When I lost my husband Kirk to the devastating effects of depression and mental illness I knew immediately that to honor him I had to live my best life, a life full of the lasting peace and joy that he so very much desired. The second I knew he was gone I was hit in the face with the reality that it would be me teaching our children how to move forward gracefully, how to embrace life and live big. Every bit of me knew how important it would be to embark on a journey with myself and take the time to fully be with me, void of the labels of wife, spouse or widow. I very much wanted to free myself from the societal fabricated restraints of what it meant to live and heal and grieve.
I learned from Anne Lamont that laughter is carbonated holiness and Glennon Doyle Melton reminded me that there is sacredness in tears and I learned that I can experience both of those things quite intensely without one experience diminishing the other.
Grief has become my teacher.
In the last several months I am working towards who I want to be in the world and sometimes I feel unnerved because parts of me are being stripped away, parts of me that I have held unto with bloody knuckles because it is all I have ever known.
There is a freedom in reclaiming the wild-hearted person you were always meant to be but sometimes you feel unrecognizable to yourself and that can be scary. It can often be mistaken for feeling broken but I truly believe it is healing and becoming.
Grief really makes you take a look at life and consider the impermanence of it all. Life, love, it is all transitional, fleeting. Like the waves of the ocean (thanks Roberta Shephard) we can drown trying to hold unto all of it, some things are not meant to be bound.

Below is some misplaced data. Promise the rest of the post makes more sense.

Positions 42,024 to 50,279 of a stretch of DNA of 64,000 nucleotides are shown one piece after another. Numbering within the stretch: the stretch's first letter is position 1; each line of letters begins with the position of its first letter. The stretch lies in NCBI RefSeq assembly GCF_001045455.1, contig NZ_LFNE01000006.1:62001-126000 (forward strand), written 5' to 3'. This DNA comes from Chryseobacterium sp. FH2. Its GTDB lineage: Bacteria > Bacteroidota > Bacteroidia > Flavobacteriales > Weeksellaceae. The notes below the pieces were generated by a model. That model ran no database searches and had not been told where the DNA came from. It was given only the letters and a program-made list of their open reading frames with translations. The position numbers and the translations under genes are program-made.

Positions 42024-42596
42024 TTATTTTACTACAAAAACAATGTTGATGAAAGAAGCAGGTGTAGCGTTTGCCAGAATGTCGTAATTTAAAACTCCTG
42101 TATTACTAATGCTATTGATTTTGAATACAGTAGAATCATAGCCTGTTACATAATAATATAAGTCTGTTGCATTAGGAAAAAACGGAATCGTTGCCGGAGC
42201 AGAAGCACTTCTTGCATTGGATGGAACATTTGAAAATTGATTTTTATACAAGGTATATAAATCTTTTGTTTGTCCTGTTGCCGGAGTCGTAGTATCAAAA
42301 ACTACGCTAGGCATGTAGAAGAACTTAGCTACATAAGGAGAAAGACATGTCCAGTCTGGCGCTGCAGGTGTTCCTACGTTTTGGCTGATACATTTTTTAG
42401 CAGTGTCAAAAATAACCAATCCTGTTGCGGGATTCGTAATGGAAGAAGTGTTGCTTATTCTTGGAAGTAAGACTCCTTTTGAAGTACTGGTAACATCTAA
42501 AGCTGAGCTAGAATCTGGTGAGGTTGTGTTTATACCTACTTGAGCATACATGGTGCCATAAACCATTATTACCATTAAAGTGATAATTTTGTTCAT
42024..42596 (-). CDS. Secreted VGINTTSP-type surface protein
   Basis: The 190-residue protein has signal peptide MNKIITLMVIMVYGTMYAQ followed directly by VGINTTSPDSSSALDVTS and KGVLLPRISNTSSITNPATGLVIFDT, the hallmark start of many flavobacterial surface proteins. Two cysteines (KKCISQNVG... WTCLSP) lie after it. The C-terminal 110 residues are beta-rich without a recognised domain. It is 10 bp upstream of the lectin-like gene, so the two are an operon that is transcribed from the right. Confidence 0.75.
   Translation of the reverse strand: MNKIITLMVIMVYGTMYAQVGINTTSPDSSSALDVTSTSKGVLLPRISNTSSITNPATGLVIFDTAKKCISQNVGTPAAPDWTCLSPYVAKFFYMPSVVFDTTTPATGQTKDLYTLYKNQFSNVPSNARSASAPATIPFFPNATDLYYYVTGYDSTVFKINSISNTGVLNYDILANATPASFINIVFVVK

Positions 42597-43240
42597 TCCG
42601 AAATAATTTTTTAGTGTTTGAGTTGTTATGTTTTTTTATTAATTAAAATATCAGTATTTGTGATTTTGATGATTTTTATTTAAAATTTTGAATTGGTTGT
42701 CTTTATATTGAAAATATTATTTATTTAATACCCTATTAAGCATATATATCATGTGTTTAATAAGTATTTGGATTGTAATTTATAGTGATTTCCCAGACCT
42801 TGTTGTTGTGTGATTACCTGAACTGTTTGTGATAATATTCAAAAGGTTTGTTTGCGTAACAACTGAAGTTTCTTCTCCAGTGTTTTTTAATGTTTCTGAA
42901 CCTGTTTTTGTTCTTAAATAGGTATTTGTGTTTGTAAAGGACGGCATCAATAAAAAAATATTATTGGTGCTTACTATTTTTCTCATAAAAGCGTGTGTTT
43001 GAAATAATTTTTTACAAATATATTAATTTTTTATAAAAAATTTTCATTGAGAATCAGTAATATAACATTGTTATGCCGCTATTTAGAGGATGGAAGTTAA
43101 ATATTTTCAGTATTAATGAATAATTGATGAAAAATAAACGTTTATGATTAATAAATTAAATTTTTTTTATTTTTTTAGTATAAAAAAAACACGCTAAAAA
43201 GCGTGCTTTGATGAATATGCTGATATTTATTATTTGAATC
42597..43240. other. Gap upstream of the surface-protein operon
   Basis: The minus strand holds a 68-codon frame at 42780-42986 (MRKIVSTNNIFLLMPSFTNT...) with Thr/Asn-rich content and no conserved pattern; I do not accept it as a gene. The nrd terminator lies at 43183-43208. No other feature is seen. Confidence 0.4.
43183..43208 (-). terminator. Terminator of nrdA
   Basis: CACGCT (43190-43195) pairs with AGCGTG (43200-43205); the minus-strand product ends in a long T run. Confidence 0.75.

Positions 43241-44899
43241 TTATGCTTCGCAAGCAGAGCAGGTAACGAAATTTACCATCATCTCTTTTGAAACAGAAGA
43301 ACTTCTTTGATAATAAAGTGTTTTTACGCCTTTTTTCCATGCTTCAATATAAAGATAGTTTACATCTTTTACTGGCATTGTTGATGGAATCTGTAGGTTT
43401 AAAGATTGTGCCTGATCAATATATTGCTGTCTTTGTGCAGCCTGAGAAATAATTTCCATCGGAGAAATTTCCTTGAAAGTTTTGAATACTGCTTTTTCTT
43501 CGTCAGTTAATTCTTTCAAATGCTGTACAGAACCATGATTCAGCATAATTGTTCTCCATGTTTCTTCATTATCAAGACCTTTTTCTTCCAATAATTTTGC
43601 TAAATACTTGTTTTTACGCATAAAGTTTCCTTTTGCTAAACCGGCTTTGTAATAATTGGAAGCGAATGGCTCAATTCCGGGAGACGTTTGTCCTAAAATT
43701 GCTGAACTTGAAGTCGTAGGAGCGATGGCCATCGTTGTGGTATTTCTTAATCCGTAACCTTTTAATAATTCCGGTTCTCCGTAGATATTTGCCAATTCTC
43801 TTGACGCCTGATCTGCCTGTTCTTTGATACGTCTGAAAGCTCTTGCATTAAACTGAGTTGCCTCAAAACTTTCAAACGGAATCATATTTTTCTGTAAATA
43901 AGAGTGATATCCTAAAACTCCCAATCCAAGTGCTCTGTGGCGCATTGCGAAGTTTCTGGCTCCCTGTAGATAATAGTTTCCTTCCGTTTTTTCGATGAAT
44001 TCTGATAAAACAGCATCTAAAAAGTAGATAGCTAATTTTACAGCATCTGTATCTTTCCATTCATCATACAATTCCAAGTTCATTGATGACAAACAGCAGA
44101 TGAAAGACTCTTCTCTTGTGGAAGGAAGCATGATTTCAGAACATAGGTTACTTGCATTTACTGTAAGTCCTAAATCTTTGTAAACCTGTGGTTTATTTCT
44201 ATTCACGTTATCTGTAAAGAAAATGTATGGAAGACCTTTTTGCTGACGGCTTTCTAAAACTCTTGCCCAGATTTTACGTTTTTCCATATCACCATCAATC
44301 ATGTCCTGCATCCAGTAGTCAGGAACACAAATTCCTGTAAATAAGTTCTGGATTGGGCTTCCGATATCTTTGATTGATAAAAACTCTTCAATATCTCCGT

I see my friends in various stages of discontent, holding unto things that cause them hurt or things that take away their freedom, relationships defined by chains, and expectations, magnifying insecurities and creating resentments. We have been doing things all wrong for so long!!
From the time I was a little girl I can recall a saying that I believe my mom taught me, “When you love something set it free, if it comes back to you it’s yours, if it doesn’t, it never was”
I loved that saying forever but I want to change it up just a bit, people do not belong to each other, we are not objects and we belong only to ourselves. If we love someone we should ALWAYS, no matter what the circumstances, want them to feel free. Anything else is not love, it is fear based on attachment and the want for comfort and security. Sometimes our true power lies not in holding on with bloodstained hands but in letting go and finding our own way to create happiness and freedom.
The truth is that death has a lot to teach us about love and living. I feel deep gratitude that I had the opportunity to love a person so deeply, that even in his physical absence he is able to guide, support and encourage me. I am reminded every single day that true love should feel like pure freedom and the importance of loving and supporting myself so that when the time comes that romantic love comes knocking, I will answer the door because I have love to give, not because I desperately need love. I think that is a very important distinction in our relationships.
We were not born wild and free only to allow ourselves to be bound by chains. As my talented friend Charlie A ‘Court croons, chains of love, are chains just the same.
Just for a second today, imagine yourself standing at the railing of the Titanic with the ocean breeze in your hair, arms outstretched like you can fly, or imagine yourself on the top of a mountain, lungs on fire but arms in the air, relishing not in just the view from the top but the tenacity it took to climb it, that is freedom. Feel it, love it, and crave it.
You too, were born to be wild.
Make your moments count, make a difference and make sure that you live and love in a way that allows you and others to feel free.
We are driven by five genetic needs: survival, love and belonging, power, freedom, and fun.